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Recent Blog Posts

During the PEB Process, Social Media is NOT Your Friend!

If you are being processed through the Physical Evaluation Board system- legacy or IDES, it is imperative that you either take down your social media footprint or edit your privacy settings to only close friends and family.  Why? Because PEB members are now actively searching the Web for evidence that you are engaged in activities that […]

Why You Must Request  Copies of Your VA C&P Exams ASAP during the IDES Process

  When my clients undergo VA C&P exams as part of the IDES process, I always instruct them to obtain copies of their exam results from their PEBLO as soon as possible after the exam is completed- note, for planning purposes, it typically takes 2-3 weeks for these exams to be available.. This enables us to […]

Stunning New CAVC Decision  Will Help Us to Argue for Higher Ratings in your PTSD Case

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​On January 5, 2018, the Court of Appeals for Veterans Claims issued a stunning decision in Emerson v. Shulkin (No.16-4086) stating that the VA must engage in holistic analysis…

Guide to Major Changes Starting in 2018 to Expedite VA Appeals

va_ramp_report.pdf File Size: 2877 kb File Type: pdf Download File ​Starting this year, the VA will be unveiling its new RAMP system for more rapid processing of both legacy and appeals filed under its new process. By February of 2019, all requests for review of VA rating decisions will be processed under a new, multi-lane […]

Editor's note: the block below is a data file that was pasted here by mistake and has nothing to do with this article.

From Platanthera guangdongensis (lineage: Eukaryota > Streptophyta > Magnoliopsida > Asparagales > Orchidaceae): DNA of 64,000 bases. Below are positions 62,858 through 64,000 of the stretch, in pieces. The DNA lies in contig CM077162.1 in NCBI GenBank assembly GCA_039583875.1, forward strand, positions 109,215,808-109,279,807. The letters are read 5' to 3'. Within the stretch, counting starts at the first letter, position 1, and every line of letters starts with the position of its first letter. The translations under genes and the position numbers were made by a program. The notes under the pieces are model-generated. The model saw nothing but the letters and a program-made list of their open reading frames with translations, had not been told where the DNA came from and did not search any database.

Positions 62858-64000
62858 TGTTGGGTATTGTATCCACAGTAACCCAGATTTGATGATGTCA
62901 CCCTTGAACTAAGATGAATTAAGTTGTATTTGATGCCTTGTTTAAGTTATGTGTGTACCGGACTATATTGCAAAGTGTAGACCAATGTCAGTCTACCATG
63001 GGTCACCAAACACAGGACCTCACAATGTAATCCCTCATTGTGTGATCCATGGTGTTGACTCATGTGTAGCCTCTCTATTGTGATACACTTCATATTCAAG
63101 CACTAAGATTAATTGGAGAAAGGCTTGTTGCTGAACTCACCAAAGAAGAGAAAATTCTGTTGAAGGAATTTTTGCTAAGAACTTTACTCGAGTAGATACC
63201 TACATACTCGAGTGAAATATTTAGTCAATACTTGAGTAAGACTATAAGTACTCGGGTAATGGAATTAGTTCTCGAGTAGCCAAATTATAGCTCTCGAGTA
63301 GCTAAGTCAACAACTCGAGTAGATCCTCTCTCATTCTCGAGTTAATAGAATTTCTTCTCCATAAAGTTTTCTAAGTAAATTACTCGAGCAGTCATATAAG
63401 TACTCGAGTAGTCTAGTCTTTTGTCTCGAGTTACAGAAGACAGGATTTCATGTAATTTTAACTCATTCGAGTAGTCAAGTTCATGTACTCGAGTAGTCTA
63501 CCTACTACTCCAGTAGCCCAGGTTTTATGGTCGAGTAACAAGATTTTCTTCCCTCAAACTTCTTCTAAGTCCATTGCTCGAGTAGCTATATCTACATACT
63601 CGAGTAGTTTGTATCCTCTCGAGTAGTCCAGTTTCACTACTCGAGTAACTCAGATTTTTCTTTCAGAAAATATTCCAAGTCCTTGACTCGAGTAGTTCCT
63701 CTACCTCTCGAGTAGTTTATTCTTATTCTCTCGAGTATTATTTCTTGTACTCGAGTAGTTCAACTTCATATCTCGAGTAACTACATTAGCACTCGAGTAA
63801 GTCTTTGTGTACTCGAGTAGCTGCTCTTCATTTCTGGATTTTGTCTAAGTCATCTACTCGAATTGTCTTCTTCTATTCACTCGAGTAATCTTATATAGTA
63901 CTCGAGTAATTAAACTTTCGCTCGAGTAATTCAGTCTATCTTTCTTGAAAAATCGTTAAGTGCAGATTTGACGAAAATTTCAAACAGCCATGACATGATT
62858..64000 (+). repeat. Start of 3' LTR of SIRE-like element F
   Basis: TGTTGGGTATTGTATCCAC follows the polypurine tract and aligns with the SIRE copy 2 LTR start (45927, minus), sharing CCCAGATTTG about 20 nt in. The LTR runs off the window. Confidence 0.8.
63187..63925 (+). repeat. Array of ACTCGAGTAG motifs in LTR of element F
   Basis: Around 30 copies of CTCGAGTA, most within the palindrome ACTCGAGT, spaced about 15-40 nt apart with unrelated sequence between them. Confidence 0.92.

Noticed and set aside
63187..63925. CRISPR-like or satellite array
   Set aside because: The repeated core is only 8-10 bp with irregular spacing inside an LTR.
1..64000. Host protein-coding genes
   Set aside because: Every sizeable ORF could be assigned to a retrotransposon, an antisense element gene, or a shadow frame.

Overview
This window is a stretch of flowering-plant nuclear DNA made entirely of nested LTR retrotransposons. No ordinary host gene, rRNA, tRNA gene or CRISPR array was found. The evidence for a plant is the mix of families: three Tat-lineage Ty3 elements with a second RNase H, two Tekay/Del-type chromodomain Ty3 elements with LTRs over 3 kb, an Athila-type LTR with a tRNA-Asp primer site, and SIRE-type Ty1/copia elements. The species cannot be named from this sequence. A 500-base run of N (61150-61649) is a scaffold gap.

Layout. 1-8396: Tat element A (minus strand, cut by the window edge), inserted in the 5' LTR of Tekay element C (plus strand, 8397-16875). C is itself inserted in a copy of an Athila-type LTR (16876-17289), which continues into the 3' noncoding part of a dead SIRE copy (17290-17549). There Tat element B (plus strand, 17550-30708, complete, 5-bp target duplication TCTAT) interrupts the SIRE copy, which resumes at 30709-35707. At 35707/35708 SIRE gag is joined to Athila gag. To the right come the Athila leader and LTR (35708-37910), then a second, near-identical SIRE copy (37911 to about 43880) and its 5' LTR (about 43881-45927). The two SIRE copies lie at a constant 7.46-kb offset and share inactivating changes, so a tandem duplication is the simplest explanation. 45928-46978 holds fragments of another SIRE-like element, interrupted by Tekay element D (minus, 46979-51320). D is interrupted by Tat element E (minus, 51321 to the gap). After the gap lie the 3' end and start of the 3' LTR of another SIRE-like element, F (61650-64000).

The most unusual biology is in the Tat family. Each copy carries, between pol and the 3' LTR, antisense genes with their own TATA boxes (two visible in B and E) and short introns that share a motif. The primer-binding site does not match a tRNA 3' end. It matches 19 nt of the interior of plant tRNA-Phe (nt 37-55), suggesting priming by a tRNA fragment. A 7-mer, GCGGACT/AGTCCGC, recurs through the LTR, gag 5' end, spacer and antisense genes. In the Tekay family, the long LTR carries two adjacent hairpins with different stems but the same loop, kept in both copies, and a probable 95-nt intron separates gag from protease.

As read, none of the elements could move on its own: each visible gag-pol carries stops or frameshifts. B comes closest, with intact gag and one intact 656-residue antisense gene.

Focus on Symptoms, Not Just Diagnoses

​When the MEB process begins in your case, you will often be asked what conditions impact your ability to perform your assigned duties. When answering this question and developing your case, think about your symptoms as well as your primary diagnoses.   For example, many people come to me with a clinical diagnosis of Multiple Sclerosis […]

Important Update for Nonmedical Evidence Letters

​If you are providing your counsel with nonmedical evidence letters supporting your contentions for a pending PEB case, please be sure that these letters are not substantially identical to each other.  Letters that appear to be similar or identical will not be given much weight by board members.  I realize that many prospective witnesses may […]

Why You Should Document ALL of Your Upper Extremity Injuries

​When you suffer an injury to your arm, be sure to adequately document all the injuries to this extremity as it is possible for injuries to the elbow, forearm, and wrist to each be assigned separate disability evaluations.  That is because the VA views the various planes of motion of these joints to be clinically […]

Obtaining Two Distinct Ratings for Knee Injuries

Many service members do not know that it is possible to receive two distinct ratings for knee injuries without it being viewed as pyramiding.  The VA Office of General Counsel has determined that you may receive separate disability ratings for both limitation of flexion and limitation of extension in the knee joint as these conditions […]

Key Tip for Ankle Injuries

​Most service members (and attorneys) do not know how the VA evaluates loss of motion as either “marked” or “moderate” under DC 5271.  It is actually very straightforward. Marked limitation of motion in the ankle is found when you have less than 5 degrees dorsiflexion or less than 10 degrees plantar flexion.  Moderate limitation of […]

Effectively Using Nonmedical Evidence Witnesses in Formal Hearings

In order to illustrate for board members how your various service-disqualifying medical conditions adversely impact you both at home and in the military workplace, you should employ a combination of nonmedical evidence letters and witness testimony at your formal hearing.   While the interaction between you and your counsel will be critical to establishing your symptoms […]


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